Customer Experience 3.0: High-Profit Strategies in the Age of Techno Service by John A. Goodman
“For example, if customers of one leading technology company call for assistance 91 days after purchase, and the customer does not have an extended warranty beyond the first 90 days, the company flatly refuses any support. This is because the finance and product management departments both believe that even one free support call would cost too much. My rough math suggetested that the damage to loyalty of being rebuffed and the impact of WOM and the lost accompanying revenue were at least 10 times the cost of the support call—but I argued to no avail. This company did not understand the math of future loss and potential long-term gain. (page 51)
The Facility Management Handbook, Fourth Edition, by Kathy O. Roper, CFM, LEED AP, and Richard P. Payant, CFM, CPE
“There is more to security than locks, keys, alarms, and cameras. When planning to renovate or construct a new facility, security should be a major consideration. Crime prevention through environmental design (CPTED) was originally conceived in the late 1960s and has evolved over the last forty years into an approach that has gained international acceptance with law enforcement entities. The theory of CPTED is based on the concept that design, using information from the built environment, can have a positive impact on reducing crime and improving quality of life. According to CPTED security consultants, a private consulting firm specializing in security, there are four built environment strategies that should be used in design guidelines when preparing a facility security assessment, as discussed in the following subsections.” (page 344)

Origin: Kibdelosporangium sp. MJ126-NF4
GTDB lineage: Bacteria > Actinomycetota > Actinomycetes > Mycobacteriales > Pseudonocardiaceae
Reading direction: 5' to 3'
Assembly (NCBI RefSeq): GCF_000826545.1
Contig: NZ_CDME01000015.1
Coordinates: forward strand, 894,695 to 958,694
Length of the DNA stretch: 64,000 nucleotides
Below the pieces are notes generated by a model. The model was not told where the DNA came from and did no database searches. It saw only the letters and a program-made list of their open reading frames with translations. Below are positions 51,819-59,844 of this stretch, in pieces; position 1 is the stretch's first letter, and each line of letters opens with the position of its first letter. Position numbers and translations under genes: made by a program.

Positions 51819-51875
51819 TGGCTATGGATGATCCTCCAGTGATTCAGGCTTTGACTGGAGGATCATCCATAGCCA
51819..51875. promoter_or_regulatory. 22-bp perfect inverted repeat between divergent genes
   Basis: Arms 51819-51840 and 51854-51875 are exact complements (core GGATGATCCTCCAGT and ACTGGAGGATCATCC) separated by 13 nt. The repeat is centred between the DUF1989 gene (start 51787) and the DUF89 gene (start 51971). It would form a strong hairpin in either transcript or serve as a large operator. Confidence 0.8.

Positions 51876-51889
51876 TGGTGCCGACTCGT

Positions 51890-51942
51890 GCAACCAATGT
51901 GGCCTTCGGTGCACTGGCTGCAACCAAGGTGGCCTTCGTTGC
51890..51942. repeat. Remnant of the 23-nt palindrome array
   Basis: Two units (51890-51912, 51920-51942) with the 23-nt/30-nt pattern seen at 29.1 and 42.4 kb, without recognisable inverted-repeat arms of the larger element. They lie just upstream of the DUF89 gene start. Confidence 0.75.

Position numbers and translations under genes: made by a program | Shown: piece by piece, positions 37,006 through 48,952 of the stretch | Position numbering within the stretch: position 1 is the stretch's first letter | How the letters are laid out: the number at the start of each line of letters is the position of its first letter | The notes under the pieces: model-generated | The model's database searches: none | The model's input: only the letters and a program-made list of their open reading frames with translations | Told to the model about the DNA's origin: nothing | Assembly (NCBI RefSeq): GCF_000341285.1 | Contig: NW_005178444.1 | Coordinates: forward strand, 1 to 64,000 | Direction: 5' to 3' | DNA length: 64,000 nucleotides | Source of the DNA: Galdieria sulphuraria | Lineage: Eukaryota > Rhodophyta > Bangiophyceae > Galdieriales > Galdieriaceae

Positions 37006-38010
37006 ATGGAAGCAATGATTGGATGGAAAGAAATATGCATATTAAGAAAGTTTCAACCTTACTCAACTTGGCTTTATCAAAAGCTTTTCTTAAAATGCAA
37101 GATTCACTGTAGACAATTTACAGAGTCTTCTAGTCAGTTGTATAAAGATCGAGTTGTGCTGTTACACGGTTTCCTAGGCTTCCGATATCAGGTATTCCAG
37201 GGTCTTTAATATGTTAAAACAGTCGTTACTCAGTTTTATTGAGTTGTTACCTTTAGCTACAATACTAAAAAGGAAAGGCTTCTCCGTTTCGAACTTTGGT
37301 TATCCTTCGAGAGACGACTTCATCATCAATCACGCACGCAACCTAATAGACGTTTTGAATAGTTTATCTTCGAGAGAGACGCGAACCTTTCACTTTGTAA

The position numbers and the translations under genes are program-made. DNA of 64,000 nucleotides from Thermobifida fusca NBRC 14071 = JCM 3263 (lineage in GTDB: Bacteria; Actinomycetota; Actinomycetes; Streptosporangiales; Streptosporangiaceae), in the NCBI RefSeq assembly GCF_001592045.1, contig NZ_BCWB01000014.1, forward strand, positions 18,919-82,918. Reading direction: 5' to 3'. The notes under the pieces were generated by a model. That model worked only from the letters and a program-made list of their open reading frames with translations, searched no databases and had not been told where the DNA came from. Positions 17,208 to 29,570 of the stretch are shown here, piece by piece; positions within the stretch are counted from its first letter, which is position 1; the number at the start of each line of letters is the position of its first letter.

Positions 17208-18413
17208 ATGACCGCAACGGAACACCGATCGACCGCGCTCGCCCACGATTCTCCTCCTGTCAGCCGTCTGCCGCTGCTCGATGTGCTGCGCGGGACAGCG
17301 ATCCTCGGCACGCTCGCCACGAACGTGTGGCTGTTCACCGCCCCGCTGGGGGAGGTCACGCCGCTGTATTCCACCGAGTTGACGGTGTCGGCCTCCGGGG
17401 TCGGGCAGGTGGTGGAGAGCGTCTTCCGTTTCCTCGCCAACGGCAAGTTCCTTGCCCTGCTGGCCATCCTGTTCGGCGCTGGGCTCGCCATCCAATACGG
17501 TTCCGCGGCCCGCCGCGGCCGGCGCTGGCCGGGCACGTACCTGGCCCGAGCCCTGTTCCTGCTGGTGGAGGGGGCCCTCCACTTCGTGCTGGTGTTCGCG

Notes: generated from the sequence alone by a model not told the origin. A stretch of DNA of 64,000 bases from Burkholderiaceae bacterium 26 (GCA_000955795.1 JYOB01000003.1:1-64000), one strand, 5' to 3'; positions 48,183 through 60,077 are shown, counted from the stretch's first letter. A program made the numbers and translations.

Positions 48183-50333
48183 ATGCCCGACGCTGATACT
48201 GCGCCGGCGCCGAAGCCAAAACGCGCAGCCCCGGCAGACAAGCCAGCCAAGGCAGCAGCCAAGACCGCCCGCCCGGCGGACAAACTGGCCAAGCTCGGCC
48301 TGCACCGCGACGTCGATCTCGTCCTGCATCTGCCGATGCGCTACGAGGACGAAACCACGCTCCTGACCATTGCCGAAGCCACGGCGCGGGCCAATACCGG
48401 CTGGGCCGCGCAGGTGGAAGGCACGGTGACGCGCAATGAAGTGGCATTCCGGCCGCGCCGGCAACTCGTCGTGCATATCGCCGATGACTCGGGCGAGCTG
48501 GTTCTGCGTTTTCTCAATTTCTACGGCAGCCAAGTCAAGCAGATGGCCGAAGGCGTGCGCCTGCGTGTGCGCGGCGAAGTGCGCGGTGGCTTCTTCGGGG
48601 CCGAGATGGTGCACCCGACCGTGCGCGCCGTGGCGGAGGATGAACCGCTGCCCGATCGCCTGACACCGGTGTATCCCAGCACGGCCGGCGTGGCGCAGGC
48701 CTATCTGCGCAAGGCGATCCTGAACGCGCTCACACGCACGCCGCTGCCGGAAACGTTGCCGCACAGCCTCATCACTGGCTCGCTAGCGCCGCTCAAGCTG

“Still, there’s a pretty fundamental difference between the religious and nonreligious ways of seeing the world. Even if there is common ground, each perspective still has an inherent rejection of the other at its core. Making a secular/religious marriage work doesn’t require us to deny that conflict, only to place it among the many differences that every couple carries into marriage. As the humanistic rabbi Adam Chalom once put it, every marriage is a mixed marriage, bringing difference of a hundred kinds together. When a believer and a nonbeliever come together, the mix is there, it’s real, but it doesn’t have to overwhelm the common ground. This is true in part because religion, irreligion, and marriage itself have undergone tremendous changes in recent generations.” (page 15)
“Alan Weiss, who has worked with me on this book, recalls a time he visited the vet with his dog. He saw the Merck Manual on the counter and told the vet that Merck was a large client of his.
‘Do you know,’ said the vet with wet eyes, ‘that Merck has done more for animal health over the past decade than any other company on earth?’
When he next appeared before the AgVet (Merck’s animal health division) sales force, he told that story, and the room was absolutely quiet. Surprised, he later asked the vice president what had happened.
‘All we hear,’he said, ‘are stories of how we missed a shipment or produced a bad side effect. We never really hear this. It’s inspiring, and that one story will last all year for our team’s motivation.’
How often are you sharing customer success stories with your colleagues?” (page 236)
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